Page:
Bitcoin, Ethereum bears are back in control — Two derivative metrics suggest
Given the uncertainty in the macroeconomic environment, Bitcoin price bulls have no reason to bet against a six-week descending wedge pattern.
A bearish market structure has been pressuring cryptocurrencies’ prices for the past six weeks, driving the total market capitalization to its lowest level in two months at $1.13 trillion. According to two derivative metrics, crypto bulls will have a hard time to break the downtrend, even though analyzing a shorter timeframe provides a neutral view with Bitcoin (BTC), Ether (ETH) and BNB, on average, gaining 0.3% between May 12 and May 19.
Notice that the descending wedge formation initiated in mid-April could last until July, indicating that an eventual break to the upside would require an extra effort from the bulls.
Furthermore, there’s the impending U.S. debt ceiling standoff, as the U.S. Treasury is quickly running out of cash.
Even if the majority of investors believe that the Biden administration will be able to strike a deal before the effective default of its debt, no one can exclude the possibility of a government shutdown and subsequent default.
Gold or stablecoins as a safe haven?
Not even gold, which used to be considered the world’s safest asset class, has been immune to the recent correction, as the precious metal traded down from $2,050 on May 4 to the present $1,980 level.
Related: Bitcoin, gold and the debt ceiling — Does something have to give?
Circle, the company behind the USDC stablecoin, has ditched $8.7 billion in Treasuries maturing in longer than 30 days for short-term bonds and collateralized loans at banking giants such as Goldman Sachs and Royal Bank of Canada.
According to Markets Insider, a Circle representative stated that:
“The inclusion of these highly liquid assets also provides additional protection for the USDC reserve in the unlikely event of a U.S. debt default.”
The stablecoin DAI, managed by the decentralized organization MakerDAO, approved in March an increase to its portfolio holdings of the U.S. Treasuries to $1.25 billion to “take advantage of the current yield environment and generate further revenue”.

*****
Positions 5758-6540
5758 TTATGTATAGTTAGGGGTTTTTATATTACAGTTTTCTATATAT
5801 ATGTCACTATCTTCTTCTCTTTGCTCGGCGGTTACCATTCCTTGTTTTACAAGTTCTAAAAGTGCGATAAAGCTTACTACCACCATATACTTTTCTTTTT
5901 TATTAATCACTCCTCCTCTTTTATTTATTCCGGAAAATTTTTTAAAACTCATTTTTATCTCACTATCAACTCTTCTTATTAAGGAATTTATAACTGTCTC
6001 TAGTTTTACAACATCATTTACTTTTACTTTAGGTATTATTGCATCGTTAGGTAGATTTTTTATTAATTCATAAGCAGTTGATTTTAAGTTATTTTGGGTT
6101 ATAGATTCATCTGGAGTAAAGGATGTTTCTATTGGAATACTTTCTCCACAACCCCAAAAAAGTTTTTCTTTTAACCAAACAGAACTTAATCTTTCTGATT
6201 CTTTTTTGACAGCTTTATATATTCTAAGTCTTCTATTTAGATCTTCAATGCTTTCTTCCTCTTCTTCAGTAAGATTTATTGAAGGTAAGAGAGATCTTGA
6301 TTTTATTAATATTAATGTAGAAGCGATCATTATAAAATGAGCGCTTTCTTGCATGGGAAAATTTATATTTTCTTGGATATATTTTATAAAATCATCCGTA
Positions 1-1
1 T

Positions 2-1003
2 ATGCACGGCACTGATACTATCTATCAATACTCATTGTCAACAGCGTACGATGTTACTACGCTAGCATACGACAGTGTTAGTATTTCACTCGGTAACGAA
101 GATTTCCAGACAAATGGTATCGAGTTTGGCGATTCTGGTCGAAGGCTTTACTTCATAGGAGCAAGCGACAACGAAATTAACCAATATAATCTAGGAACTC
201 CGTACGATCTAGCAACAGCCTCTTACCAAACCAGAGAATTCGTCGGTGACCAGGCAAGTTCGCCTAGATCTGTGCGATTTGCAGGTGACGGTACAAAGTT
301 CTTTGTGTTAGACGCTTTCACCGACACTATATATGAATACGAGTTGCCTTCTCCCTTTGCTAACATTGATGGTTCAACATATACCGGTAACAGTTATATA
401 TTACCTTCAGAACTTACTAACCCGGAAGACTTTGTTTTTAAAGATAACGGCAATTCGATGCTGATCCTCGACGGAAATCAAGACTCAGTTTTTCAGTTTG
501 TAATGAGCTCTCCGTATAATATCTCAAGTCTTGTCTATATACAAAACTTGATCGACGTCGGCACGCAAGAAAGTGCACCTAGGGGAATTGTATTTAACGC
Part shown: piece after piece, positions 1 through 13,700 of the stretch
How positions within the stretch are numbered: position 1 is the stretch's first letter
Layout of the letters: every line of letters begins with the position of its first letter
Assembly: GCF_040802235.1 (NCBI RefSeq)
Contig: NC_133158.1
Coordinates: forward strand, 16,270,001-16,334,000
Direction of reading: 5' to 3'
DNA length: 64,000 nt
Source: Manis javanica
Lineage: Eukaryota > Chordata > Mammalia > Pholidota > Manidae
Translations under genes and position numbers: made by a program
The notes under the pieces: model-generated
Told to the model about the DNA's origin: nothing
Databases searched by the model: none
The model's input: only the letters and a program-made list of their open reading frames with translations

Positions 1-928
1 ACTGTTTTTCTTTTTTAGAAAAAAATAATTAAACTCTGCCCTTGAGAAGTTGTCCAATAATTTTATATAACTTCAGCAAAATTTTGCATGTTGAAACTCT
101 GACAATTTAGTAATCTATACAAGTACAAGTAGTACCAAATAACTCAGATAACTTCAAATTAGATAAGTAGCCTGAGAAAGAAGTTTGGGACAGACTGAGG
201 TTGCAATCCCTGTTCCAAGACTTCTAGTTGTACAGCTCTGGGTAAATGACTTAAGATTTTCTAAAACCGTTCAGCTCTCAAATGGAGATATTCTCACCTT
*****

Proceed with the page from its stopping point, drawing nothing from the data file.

Derivatives markets show no signs of bearishness
Perpetual contracts, also known as inverse swaps, have an embedded rate that is usually charged every eight hours.
A positive funding rate indicates that longs (buyers) demand more leverage. Still, the opposite situation occurs when shorts (sellers) require additional leverage, causing the funding rate to turn negative.
The seven-day funding rate for BTC and ETH was neutral, indicating balanced demand from leveraged longs (buyers) and shorts (sellers) using perpetual futures contracts. Curiously, even Litecoin (LTC) displayed no excessive long demand after a 14.5% weekly rally.
To exclude externalities that might have solely impacted futures markets, traders can gauge the market’s sentiment by measuring whether more activity is going through call (buy) options or put (sell) options.
The expiration of options can add volatility to Bitcoin’s price, which resulted in an $80-million advantage for bears in the latest May 19 expiry.
A 0.70 put-to-call ratio indicates that put option open interest lags the more bullish calls and is, therefore, bullish. In contrast, a 1.40 indicator favors put options, which can be deemed bearish.
The put-to-call ratio for Bitcoin options volume has been below 1.0 for the past couple of weeks, indicating a higher preference for neutral-to-bullish call options. More importantly, even as Bitcoin briefly corrected down to $26,800 on May 12, there was no significant surge in demand for the protective put options.
Glass half full, or investors prepping for the worst?
The options market shows whales and market makers unwilling to take protective puts even after Bitcoin crashed 8.3% between May 10 and May 12.
However, given the balanced demand on futures markets, traders seem hesitant to place additional bets until there’s more clarity on the U.S. debt standoff.
Less than two weeks remain until June 1, when the U.S. Treasury Department has warned that the federal government could be unable to pay its debts.
Related: U.S. debt ceiling crisis: bullish or bearish for Bitcoin?
It is unclear whether the total market capitalization will be able to break from the descending wedge formation. From an optimistic perspective, professional traders are not using derivatives to bet on a catastrophic scenario.
On the other hand, there seems to be no rationale for th bulls to jump the gun and place bets on a speedy crypto market recovery given the uncertainty in the macroeconomic environment. So, ultimately, bears are in a comfortable place according to derivatives metrics.
This article does not contain investment advice or recommendations. Every investment and trading move involves risk, and readers should conduct their own research when making a decision.